"Braveheart," the 1995 action drama produced by and featuring Mel Gibson in the title role of Scotsman William Wallace, was a commercial success. Gibson received an Oscar for best director, and the film received four additional Oscars including Best Picture and five nominations, and several other film industry awards. Historians derided the film, however, for its numerous historical inaccuracies in the portrayal of Wallace's social background, the timeline of events, the characters' period clothing and the depiction of locations.
Who Was William Wallace?
In the film, William Wallace is depicted as the son of a landowning but poor commoner. Although the facts cannot be confirmed, Wallace was likely the son of either Sir Malcolm Wallace of Elderslie or Alan Wallace of Ellerslie. Sir Malcolm was a knight, and neither man was an impoverished farmer. The movie's opening narration states Wallace is one of two sons. There is evidence Wallace had at least two older brothers. In the film, Wallace secretly marries childhood friend Murron, a peasant. Historical accounts indicate Wallace was involved with a woman named Marion Braidfute, the daughter of a lord, whom he met as a young man.
What Time Is It?
The movie's beginning features onscreen text reading "Scotland 1280 A.D. and narration by the character of Robert the Bruce indicating Scotland's king has died, leaving no sons to inherit the throne. In 1280 A.D., Scotland's king, Alexander III, was still alive, as were his two sons, a daughter and granddaughter. Upon their deaths, Edward I of England agreed to mediate the selection of a new king in return for Scotland's homage. John Balliol was declared king of Scotland in 1292. In 1296, unhappy with Edward's demands upon the Scots, John led a rebellion against England. The rebellion failed, and Edward declared himself Scotland's ruler.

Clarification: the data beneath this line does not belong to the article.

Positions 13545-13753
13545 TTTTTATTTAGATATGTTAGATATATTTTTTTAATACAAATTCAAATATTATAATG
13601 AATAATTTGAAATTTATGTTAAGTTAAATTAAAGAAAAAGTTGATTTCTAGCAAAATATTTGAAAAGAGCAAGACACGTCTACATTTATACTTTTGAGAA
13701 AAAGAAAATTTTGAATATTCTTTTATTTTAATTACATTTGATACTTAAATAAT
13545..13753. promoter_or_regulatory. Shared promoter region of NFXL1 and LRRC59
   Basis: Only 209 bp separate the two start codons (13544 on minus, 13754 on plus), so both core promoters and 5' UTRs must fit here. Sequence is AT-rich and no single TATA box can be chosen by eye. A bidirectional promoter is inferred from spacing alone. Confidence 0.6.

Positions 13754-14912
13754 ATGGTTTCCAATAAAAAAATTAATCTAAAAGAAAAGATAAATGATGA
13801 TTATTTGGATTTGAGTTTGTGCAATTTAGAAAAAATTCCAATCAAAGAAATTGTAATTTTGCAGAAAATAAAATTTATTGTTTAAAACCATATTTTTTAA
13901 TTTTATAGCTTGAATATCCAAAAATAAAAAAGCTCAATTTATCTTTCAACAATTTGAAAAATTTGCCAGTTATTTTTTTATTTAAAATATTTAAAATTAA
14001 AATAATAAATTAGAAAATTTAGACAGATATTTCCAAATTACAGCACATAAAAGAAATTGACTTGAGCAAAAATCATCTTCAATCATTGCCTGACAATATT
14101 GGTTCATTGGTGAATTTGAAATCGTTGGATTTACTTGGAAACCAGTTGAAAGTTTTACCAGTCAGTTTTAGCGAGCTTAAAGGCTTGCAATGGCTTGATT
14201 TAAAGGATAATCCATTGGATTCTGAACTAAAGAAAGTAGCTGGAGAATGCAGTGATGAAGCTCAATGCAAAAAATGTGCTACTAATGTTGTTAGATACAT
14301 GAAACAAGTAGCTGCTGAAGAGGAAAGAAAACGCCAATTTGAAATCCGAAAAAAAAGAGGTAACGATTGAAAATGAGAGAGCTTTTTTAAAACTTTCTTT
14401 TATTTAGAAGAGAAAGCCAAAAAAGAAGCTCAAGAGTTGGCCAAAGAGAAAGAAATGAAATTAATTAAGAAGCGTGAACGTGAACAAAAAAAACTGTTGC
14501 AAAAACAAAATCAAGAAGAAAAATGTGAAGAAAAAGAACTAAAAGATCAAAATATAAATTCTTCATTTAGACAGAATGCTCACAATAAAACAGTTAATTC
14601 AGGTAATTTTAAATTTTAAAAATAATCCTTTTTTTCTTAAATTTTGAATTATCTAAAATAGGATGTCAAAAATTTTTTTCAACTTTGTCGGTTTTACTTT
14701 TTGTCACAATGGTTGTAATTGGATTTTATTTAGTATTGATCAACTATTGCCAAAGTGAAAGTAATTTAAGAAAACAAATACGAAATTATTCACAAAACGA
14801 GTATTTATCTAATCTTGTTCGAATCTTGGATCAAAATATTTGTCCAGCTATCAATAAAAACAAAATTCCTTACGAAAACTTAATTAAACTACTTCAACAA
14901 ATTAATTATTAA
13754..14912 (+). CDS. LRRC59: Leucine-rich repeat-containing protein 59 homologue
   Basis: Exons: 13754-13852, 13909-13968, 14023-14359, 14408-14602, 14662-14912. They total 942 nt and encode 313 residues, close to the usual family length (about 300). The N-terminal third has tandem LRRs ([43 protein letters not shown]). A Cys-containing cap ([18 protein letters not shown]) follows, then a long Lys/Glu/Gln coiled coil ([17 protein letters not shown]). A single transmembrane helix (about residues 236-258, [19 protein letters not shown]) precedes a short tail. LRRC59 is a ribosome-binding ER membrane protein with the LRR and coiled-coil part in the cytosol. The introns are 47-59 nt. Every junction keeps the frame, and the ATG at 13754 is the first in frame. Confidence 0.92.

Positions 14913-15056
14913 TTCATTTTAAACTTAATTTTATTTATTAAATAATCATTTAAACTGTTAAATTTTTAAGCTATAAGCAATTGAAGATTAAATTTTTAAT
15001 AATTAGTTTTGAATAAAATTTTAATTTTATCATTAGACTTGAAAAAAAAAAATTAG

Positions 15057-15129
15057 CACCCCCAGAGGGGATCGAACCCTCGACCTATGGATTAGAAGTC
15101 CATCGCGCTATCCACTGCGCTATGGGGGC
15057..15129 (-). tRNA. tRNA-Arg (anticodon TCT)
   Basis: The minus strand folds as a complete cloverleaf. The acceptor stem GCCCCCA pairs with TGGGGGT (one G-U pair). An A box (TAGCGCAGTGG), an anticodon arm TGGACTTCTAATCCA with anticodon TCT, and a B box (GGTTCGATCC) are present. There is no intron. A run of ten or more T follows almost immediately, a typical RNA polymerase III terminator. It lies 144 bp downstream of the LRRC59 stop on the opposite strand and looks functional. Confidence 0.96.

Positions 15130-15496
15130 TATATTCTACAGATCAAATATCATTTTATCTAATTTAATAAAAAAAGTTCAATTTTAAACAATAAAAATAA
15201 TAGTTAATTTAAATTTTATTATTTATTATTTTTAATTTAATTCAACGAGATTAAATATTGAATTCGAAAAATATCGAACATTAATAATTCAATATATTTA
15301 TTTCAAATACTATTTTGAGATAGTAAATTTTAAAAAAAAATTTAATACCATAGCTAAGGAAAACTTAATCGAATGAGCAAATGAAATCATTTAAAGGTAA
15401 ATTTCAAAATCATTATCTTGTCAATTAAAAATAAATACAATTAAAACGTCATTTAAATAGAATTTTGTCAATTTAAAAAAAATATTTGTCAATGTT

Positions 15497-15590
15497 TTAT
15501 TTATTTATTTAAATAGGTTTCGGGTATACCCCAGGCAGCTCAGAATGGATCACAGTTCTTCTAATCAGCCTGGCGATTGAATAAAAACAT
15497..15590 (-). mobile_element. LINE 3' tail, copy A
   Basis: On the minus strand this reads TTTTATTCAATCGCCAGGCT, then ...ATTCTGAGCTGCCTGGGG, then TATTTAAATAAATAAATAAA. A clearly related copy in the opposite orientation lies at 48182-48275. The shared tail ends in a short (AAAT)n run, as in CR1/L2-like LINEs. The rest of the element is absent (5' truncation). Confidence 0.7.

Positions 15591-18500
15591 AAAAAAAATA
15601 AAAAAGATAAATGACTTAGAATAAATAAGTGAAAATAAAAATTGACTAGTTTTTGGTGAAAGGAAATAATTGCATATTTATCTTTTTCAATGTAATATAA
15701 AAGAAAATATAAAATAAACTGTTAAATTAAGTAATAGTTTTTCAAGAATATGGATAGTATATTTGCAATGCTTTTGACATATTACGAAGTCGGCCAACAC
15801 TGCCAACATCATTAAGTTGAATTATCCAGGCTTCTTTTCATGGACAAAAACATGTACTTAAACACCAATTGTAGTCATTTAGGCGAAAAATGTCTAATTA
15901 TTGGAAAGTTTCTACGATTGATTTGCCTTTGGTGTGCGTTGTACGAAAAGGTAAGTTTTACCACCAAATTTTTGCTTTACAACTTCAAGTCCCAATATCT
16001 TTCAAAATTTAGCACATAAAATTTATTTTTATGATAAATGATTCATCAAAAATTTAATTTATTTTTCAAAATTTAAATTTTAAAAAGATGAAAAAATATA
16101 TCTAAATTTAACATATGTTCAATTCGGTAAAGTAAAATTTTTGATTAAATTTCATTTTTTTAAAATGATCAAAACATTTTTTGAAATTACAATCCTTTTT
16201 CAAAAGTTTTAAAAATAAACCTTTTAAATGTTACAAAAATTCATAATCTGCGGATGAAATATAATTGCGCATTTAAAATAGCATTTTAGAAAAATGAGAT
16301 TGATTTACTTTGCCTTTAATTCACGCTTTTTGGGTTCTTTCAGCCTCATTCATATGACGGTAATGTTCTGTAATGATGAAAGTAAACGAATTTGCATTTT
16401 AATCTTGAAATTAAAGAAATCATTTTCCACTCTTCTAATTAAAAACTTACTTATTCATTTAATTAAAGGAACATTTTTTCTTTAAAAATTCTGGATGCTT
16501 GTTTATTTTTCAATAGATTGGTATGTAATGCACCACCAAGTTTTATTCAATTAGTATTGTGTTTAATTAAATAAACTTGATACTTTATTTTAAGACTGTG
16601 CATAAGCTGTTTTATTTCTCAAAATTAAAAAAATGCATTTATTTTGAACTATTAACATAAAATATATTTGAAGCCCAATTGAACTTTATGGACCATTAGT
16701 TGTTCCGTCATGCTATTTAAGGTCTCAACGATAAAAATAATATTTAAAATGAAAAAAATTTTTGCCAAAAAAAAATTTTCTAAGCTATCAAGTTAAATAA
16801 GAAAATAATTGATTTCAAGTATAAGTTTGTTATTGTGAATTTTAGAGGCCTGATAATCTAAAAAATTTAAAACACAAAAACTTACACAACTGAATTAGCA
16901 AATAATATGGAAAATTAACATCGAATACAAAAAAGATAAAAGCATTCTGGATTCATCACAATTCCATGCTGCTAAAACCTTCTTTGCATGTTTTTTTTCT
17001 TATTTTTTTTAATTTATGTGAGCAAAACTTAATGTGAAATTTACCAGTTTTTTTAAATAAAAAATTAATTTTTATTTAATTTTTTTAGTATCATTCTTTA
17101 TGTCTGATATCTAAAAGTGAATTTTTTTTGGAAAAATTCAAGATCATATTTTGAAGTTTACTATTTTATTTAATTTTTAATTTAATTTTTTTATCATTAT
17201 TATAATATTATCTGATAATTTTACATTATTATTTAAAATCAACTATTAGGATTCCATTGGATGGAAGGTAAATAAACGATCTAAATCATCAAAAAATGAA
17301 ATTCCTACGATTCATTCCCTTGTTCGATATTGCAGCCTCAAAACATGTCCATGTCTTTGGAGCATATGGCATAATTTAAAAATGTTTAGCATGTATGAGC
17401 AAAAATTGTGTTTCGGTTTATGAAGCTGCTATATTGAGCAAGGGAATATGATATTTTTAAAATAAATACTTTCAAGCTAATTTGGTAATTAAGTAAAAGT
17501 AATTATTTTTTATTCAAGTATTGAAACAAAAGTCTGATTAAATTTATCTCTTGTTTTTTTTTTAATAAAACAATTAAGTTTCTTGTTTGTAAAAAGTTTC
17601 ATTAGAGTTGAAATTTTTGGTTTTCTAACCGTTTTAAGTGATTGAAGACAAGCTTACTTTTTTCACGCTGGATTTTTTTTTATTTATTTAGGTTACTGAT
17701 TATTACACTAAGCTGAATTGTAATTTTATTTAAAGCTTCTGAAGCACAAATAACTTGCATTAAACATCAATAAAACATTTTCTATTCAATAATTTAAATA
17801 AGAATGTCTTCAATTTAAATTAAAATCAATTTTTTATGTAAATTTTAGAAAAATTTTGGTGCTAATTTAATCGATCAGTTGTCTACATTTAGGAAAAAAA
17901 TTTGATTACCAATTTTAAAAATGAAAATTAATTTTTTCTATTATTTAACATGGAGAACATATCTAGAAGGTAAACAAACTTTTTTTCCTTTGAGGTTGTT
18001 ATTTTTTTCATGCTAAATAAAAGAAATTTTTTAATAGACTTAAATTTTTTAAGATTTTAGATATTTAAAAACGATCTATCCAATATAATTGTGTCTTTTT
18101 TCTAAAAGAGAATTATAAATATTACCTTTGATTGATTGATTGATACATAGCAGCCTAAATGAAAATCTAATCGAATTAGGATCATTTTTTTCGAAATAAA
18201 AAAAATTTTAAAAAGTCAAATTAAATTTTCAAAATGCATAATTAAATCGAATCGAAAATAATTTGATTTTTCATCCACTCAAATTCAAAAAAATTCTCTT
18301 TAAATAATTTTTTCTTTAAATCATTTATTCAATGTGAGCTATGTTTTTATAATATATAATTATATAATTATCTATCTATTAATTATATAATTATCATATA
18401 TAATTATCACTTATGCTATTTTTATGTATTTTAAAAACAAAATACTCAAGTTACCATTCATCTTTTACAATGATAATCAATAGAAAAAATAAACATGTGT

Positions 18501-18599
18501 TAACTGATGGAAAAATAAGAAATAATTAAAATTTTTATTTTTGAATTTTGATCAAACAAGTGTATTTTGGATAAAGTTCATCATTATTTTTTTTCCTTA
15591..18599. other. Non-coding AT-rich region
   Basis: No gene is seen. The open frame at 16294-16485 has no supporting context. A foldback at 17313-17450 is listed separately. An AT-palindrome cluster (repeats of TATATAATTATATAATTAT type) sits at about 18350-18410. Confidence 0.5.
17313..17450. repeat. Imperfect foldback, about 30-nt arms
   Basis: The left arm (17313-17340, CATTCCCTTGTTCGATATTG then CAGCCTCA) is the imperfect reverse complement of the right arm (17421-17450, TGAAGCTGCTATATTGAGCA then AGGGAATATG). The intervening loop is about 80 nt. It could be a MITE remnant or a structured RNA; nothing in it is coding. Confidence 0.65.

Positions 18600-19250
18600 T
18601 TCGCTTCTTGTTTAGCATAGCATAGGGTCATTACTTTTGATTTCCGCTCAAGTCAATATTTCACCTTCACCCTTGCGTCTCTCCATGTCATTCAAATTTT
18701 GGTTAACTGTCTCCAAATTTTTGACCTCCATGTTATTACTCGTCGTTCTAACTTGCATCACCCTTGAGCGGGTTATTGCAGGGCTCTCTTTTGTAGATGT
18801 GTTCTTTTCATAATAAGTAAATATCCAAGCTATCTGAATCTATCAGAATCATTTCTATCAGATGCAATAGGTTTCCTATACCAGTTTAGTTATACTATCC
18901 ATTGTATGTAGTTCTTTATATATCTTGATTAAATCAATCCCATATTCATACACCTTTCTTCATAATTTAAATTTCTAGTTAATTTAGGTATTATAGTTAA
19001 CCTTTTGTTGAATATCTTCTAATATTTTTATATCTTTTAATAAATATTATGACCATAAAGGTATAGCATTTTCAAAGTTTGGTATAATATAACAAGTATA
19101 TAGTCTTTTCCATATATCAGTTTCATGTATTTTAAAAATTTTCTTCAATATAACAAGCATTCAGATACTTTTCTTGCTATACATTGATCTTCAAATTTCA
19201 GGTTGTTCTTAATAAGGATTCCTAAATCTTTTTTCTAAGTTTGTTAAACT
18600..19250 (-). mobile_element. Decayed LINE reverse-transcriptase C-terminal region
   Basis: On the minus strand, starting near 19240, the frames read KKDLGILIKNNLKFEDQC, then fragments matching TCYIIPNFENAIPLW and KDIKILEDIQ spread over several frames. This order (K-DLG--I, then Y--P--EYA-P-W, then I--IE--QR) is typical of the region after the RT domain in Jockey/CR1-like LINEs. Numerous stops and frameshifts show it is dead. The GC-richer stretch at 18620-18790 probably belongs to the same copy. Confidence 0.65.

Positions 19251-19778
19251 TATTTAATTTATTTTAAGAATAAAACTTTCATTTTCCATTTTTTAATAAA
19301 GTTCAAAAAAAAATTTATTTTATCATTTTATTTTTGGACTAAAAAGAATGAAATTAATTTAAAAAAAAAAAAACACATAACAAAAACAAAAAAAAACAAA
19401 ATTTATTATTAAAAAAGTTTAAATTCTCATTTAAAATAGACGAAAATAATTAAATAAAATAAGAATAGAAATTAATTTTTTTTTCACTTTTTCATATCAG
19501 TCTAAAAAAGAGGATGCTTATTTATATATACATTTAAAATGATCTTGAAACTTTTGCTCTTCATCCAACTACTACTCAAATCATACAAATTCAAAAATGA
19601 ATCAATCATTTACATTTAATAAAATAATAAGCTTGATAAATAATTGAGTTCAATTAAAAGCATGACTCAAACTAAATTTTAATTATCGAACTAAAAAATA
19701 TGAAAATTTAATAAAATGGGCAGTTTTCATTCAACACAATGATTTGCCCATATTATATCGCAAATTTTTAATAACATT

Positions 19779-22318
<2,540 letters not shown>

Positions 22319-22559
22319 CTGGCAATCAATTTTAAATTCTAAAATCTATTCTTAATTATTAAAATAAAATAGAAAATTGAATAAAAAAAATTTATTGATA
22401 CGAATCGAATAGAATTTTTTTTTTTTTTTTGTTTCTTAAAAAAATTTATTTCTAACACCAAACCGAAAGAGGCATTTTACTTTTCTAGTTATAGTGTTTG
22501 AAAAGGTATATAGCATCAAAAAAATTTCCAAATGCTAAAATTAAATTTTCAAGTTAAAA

Not Time for Isabella
One of the most glaring timeline errors in the film "Braveheart" concerns the character of Princess Isabella, wife of King Edward's son, the future Edward II. In the movie, King Edward sends his daughter-in-law to meet with Wallace, and she meets with Wallace a second time on her own. At the time of Wallace's execution, Isabella reveals to the dying Edward I that she is carrying a child other than her husband's, presumably Wallace's. However, at the time of Wallace's actual execution in 1305, Isabella was about 9 years old and living in France. She did not marry Edward II until three years after Wallace's death.
What Not to Wear
In the opening scenes of "Braveheart," young Wallace is dressed in burlap rags. Even a commoner in 13th century medieval Scotland would have likely been better clothed, and Wallace was not a commoner. Research by Scottish historian Fergus Cannan indicates the battle clothing worn by Scots up until the late 1500s consisted of a belted linen tunic dyed bright yellow and known as "leine croiche." Sleeveless jackets, made from animal hide and known as jerkins, were worn over the tunics. In "Braveheart," Wallace and his comrades-in-arms are seen wearing dull-colored plaid kilts and plaid sashes.
Battle Without a Bridge
The battle of Stirling Bridge was one of the prominent action scenes in "Braveheart." It lacked one small detail, however: a bridge. The bridge, which spans the River Forth, was a central part of Wallace's victory in the battle. He and his men allowed half the English army to cross the bridge before attacking them. The other half of the army fled. In another scene, Princess Isabella admonishes Wallace for sacking York, a city in England. In reality, Wallace never attacked York.
- Internet Move Database: Braveheart
- SCRAN: William Wallace: Scotland's Hero: Man and Myth
- MedievalScotland.org: Braveheart Errors: An Illustration of Scale
- Biography.com: William Wallace
- Lanark Museum: William Wallace
- BBC: History: William Wallace (c. 1270 to 1305)
- The Guardian: Dancing Peasants, Gleaming Teeth and a Cameo from Fabio
- The Telegraph: Scots Fought "in Bright Yellow War Shirts Not Braveheart Kilts"
- ScottishHistory.com: Braveheart, Fact or Fiction
- Hulton Archive/Hulton Archive/Getty Images